In Luke 15:17, one of the most beautiful sentences in the Bible is found. Here is what it says. "But when he came to himself…" When he woke up, when he was able to see… He woke up, and he was like, "I'm in a pigsty. I'm eating the food that was meant for pigs when I'm the son of royalty, when I have a father whose slaves live better then I live." He comes to himself. It's the gift of sight.

Listen to me. Here is why the proclamation of the whole Word of God becomes so important. The Word of God is surgical. Are you tracking with what I mean by that? The Word of God is going to cut. It's going to reveal. It's going to show us where our rebellion is. When the Word of God is preached or when you read it, if you feel discomfort, if you don't like it, if you feel uneasy…look at me…don't ever despise that. That is a gift from God to let you see.

You see, the Word of God serves the type of MRI purpose on our lives. It reveals where a tumor is. It reveals where cancer is. It reveals where we are sick. The full counsel of God being proclaimed to us becomes important so that we might see where we're weak, where we're diseased, where we need. The gift of sight is the first marker of godly sorrow. "I have sinned." To be able to see it.

If you don't have sight, man, this is where you really need to ask the Lord. If you feel like there is no sin in you, this is problematic. That's 1 John 1:5-10. "If you say there is no sin in you, you lie and deceive yourselves." The truth isn't in you. The apostle John is going to go so far as to say if you think you're sinless, you're not saved. If you think you're sinless, that's not a marker of a converted heart.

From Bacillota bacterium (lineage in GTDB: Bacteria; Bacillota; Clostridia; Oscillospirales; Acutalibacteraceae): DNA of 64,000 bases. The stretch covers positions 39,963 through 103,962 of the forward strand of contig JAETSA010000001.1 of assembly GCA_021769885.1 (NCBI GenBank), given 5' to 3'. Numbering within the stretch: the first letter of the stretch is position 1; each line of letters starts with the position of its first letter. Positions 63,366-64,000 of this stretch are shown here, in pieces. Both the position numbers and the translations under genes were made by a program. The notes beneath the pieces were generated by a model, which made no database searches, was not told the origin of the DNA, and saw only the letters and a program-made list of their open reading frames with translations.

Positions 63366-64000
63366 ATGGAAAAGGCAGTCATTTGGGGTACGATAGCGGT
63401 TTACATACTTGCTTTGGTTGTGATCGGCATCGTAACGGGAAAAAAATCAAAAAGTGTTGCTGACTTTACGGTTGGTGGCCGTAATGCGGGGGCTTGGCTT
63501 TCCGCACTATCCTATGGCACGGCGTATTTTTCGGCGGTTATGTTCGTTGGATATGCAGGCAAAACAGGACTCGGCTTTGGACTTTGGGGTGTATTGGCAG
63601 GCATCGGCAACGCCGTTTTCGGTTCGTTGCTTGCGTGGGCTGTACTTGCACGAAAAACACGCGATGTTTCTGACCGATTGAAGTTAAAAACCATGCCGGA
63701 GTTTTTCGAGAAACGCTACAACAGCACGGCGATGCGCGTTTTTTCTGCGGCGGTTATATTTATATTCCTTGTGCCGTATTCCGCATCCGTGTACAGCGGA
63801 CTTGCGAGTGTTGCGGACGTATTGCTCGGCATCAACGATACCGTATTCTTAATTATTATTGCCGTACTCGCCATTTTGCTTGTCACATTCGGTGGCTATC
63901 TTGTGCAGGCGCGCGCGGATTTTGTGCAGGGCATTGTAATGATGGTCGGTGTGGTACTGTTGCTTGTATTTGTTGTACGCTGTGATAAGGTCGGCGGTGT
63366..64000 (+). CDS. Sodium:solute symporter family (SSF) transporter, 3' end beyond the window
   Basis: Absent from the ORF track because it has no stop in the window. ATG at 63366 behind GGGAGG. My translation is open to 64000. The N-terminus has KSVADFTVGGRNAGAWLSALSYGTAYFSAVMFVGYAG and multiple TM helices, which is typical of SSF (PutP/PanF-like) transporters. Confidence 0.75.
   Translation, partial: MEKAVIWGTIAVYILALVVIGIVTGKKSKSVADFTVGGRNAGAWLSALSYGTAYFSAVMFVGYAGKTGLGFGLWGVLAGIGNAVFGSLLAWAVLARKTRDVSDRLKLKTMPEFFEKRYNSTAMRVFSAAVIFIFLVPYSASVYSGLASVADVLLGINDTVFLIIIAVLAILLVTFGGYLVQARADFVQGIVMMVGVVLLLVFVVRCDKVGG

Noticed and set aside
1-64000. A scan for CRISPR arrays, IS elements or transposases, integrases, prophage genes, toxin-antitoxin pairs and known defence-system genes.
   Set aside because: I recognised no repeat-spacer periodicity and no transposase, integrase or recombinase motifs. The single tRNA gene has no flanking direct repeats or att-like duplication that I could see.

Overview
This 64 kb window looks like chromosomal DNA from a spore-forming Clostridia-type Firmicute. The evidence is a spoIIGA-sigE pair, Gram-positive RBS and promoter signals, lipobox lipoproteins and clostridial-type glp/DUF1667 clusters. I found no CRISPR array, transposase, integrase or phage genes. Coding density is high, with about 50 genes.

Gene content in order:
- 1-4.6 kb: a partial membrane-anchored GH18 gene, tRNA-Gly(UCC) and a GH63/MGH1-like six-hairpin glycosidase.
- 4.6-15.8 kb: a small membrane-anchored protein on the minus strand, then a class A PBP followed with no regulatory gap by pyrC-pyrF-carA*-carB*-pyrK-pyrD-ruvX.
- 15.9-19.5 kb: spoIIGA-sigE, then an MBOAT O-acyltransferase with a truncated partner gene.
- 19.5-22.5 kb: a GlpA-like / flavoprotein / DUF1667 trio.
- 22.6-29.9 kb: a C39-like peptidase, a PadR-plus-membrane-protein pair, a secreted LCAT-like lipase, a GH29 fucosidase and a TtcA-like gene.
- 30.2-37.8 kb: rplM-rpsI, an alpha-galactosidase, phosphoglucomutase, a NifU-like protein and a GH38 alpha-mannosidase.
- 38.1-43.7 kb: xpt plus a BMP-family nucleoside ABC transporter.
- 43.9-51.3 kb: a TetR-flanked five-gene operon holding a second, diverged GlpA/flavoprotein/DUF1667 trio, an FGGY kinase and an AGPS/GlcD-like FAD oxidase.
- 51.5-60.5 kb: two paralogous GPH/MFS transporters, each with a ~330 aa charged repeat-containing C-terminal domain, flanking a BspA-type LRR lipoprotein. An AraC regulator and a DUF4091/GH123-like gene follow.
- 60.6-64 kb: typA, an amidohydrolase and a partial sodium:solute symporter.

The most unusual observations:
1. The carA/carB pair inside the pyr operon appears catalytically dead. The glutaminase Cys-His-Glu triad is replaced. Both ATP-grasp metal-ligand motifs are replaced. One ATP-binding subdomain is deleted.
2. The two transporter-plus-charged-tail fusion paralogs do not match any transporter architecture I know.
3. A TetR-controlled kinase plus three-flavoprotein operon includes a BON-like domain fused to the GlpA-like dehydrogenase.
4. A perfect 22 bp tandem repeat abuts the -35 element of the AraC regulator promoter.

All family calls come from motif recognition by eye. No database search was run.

Ultimately here, the gift of sight then leads to the gift of sorrow. You have sight, and sight flows to sorrow. We see our sin, and then we feel sorrow about our sin. In fact, sorrow in the Bible or grief in this text really means the embitterment of the soul, and if you read how men feel the weight of their sin in the Bible… These aren't things I would recommend to you to do. Jeremiah beat his own thigh. He punched himself in the thigh repeatedly when he became aware of his sin. Ezra pulled out his hair.

Again, these aren't, "So let's get to it today. It's lab time. Yank out some hair." You have the tax collector in Jesus' parable of the tax collector and the Pharisee who beat this breast. You have Isaiah in sackcloth and ashes. There is an embitterment of the soul. "I have sinned against the living God. Let's look in Luke 7 at some of this sorrow. It's just one of my favorite stories just to think on and look at and watch this beautiful woman here. It's hard to get our minds around what's really going on here, but let's look at it. Luke 7:36.